Based on my own experience as a theatre and drama student, I feel that this list of demands is pertinent, relevant and beneficial to the overall health and well-being of the entire Department of Theatre and Drama. In addition to concerns regarding the health of students, the list of demands also addresses the way in which marginalized groups within the department are treated. SMTD Senior Ben Rodenmeyer spoke about this in an interview over Facetime. 

“The culture of the BFA program has been an issue over my entire time here,” Rodenmeyer said. “There have been issues in the program regarding treatment of BIPOC, queer and trans students. I have watched all of my friends who find themselves in underrepresented communities struggle with how to adapt to the program. We want the program to adapt to us. It’s really not that big of an ask.” 

In a Zoom interview, SMTD junior Mary Handsome seconded this sentiment, commenting on the types of characters BIPOC students are expected to portray.

“We are asked to play stereotypes and to play what white people think BIPOC people are,”  she said.

One of the students’ long term goals in their list of demands is to have more BIPOC professors teaching core classes in the curriculum. The students have also demanded that there be a “decolonized curriculum that focuses on a variety of techniques from around the world. These techniques should be taught alongside teaching appreciation vs. appropriation. They should showcase different cultures rather than tokenizing them, and should teach us how to research outside of our ‘bubble’ and incorporate that research.” 

On Monday, Sept. 21, the faculty in the Department of Theatre and Drama released a statement detailing their plans to meet the immediate demands of the Theatre and Drama students. The Department is going to implement the bail-out system that students requested. They will also allow students the right to opt-out of University Productions as long as the conditions of the pandemic last and have committed to seeking further inclusion of students in the hiring process.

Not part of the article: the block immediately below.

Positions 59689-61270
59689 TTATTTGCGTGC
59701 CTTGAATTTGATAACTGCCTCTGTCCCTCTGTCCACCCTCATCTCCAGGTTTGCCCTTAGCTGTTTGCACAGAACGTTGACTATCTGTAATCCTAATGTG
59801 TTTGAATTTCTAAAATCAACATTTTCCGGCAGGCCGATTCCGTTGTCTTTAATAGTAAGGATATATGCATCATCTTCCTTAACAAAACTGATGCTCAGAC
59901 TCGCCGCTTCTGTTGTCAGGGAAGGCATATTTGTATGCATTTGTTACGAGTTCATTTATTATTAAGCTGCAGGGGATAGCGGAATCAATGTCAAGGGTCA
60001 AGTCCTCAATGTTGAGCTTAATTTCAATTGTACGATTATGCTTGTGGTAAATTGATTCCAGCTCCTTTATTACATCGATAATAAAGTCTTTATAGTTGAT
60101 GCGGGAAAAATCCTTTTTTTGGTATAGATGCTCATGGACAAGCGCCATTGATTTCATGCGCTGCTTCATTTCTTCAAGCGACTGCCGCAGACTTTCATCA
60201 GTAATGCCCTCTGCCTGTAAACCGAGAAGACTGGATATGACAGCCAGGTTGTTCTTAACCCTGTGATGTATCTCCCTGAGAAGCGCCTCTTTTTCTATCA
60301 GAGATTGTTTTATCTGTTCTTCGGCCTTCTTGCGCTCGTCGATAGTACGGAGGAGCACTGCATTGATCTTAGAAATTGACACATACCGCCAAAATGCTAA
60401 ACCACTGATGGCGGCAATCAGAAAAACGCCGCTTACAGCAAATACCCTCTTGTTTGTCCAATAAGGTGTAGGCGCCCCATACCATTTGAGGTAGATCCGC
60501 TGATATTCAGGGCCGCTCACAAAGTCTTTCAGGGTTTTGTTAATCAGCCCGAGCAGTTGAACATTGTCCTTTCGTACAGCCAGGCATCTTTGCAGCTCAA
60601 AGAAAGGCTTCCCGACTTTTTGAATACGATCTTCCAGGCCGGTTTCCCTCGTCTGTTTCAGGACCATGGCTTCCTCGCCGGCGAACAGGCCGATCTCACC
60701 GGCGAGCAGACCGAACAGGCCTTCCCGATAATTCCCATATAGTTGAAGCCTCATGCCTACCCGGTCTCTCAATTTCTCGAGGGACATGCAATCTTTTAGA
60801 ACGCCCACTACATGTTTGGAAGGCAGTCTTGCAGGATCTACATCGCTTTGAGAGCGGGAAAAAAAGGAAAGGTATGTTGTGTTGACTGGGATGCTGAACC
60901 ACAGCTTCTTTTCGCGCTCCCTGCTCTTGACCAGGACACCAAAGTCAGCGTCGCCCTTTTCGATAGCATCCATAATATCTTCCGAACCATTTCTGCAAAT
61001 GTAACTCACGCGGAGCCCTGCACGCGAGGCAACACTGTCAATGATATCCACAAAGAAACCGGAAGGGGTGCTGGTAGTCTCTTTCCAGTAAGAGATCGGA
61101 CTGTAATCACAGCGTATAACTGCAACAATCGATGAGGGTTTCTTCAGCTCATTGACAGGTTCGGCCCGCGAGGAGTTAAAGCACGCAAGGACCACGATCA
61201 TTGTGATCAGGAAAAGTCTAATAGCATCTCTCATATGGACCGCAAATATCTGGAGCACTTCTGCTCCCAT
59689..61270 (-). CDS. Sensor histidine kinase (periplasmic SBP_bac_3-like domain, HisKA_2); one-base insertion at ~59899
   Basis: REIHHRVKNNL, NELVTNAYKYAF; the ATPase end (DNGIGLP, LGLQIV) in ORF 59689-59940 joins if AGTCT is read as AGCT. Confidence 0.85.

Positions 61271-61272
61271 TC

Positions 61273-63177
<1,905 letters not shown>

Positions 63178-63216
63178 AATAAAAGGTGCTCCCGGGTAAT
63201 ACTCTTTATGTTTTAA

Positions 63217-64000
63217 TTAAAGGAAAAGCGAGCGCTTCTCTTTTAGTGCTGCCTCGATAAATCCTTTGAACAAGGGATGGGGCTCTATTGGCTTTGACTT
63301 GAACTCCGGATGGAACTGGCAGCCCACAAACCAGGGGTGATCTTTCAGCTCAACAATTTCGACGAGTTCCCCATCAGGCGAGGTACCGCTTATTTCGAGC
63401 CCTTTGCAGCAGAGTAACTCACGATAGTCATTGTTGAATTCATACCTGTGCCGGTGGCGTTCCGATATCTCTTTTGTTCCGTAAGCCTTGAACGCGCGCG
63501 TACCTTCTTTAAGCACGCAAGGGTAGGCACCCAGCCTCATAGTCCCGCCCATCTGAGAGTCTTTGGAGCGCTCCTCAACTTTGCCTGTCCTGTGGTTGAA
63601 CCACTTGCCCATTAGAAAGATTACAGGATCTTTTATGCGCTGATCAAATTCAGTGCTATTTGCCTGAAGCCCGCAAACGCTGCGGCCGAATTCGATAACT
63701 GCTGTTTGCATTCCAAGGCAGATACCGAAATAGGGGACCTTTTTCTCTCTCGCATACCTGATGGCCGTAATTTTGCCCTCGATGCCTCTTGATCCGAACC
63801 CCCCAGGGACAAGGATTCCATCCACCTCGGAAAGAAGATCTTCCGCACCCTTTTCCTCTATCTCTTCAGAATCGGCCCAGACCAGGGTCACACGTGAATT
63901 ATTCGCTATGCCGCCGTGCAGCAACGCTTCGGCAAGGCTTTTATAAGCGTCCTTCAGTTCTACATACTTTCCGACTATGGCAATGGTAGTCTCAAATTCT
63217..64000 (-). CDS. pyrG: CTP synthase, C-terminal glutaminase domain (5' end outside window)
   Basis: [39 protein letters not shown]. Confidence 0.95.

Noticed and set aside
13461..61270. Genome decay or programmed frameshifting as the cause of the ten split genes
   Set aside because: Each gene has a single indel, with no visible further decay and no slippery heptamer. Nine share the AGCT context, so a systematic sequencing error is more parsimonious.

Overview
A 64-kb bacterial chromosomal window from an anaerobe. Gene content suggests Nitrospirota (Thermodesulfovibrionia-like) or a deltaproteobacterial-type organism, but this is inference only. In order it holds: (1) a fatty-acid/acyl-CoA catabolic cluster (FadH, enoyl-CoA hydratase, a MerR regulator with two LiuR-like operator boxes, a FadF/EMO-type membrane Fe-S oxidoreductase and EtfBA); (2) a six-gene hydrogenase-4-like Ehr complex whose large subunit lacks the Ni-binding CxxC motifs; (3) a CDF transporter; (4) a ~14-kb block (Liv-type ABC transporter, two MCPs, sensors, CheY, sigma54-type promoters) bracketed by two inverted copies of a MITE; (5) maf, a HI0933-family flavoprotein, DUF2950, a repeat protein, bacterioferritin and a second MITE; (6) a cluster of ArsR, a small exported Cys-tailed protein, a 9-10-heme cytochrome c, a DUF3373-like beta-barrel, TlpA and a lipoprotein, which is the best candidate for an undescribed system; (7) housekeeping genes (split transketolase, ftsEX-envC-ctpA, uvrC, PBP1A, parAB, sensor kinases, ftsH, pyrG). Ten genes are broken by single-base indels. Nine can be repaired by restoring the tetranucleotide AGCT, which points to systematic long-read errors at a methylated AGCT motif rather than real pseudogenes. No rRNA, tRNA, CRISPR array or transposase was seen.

Additionally, they will be sending out a call for proposals for online student work to be accepted on a rolling basis for the remainder of the academic year. The Department has also committed to sending out weekly emails to keep students apprised of any information regarding departmental issues and concerns along with a promise to work with the students on the long-term goals over the next few years. Because the Department of Theatre and Drama met the students’ immediate demands, the students have decided to cease striking and resume attending classes. 

During our Zoom interview, Handsome effortlessly expressed the intentions behind the strike and why it started in the first place. She said, “This strike isn’t to say that Theatre and Drama is doing everything wrong. We know they can do better…and we are making the push for them to do better. It is way past time to reform and make change. This year, if anything, is the year to do those things and take action instead of just talking about taking action.” 

The actions that we take now will affect the theatre students in years to come. Perhaps the next round of nervous, naive freshmen will take our lead in refusing to accept complacency as the norm. SMTD Junior Ruby Pérez said in her final email to the department regarding the strikes, “I truly believe that the document we created was an act of generosity, a ‘love offering’, for each other, for our faculty, and for all of the future T&D students.”